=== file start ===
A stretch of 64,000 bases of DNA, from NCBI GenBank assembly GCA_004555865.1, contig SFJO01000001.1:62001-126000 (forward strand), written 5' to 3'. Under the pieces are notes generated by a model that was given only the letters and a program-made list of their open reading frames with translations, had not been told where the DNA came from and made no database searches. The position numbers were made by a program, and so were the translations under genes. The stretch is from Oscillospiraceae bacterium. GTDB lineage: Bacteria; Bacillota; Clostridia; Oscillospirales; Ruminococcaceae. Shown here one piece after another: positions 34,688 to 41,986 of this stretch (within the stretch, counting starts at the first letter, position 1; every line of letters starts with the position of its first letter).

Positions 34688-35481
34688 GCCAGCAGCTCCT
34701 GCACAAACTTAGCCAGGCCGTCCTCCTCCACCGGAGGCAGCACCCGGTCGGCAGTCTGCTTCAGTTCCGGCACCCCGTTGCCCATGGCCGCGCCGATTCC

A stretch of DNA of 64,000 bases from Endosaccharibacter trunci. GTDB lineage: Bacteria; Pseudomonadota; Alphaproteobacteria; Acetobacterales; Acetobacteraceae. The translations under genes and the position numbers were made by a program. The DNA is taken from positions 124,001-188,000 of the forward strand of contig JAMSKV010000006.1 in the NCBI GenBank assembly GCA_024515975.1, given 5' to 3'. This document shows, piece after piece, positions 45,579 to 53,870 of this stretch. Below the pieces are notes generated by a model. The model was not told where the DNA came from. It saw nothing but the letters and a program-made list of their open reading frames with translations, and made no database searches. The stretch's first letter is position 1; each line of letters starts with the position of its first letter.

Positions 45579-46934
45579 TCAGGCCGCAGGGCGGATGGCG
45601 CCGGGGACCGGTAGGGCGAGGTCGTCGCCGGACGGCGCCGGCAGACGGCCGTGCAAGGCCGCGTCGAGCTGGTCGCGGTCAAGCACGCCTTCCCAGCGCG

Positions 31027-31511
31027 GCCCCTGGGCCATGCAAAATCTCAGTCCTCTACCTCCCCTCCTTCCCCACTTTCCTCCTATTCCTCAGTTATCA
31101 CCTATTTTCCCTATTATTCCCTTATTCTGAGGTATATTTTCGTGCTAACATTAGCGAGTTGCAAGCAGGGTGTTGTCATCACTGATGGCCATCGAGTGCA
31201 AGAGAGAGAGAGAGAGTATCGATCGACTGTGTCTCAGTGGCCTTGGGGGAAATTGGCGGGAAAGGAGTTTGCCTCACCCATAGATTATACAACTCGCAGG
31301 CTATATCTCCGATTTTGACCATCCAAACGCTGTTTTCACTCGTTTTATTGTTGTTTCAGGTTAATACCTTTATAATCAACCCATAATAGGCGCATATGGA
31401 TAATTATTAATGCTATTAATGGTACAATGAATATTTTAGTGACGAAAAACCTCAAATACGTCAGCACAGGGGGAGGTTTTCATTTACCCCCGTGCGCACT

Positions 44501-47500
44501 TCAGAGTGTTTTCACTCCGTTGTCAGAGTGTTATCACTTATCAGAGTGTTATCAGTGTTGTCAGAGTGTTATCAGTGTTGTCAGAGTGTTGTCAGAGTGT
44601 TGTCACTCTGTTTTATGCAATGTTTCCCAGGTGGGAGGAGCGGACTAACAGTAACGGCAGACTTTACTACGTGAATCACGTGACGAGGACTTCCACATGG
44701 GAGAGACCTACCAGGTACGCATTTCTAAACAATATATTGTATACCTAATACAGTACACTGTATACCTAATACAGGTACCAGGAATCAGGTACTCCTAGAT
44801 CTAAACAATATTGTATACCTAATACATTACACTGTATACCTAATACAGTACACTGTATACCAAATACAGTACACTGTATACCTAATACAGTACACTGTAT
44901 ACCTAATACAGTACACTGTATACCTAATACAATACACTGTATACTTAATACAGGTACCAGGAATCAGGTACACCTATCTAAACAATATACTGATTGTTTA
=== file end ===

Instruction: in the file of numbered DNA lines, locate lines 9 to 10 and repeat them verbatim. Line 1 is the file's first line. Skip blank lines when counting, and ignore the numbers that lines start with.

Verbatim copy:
Positions 31027-31511
31027 GCCCCTGGGCCATGCAAAATCTCAGTCCTCTACCTCCCCTCCTTCCCCACTTTCCTCCTATTCCTCAGTTATCA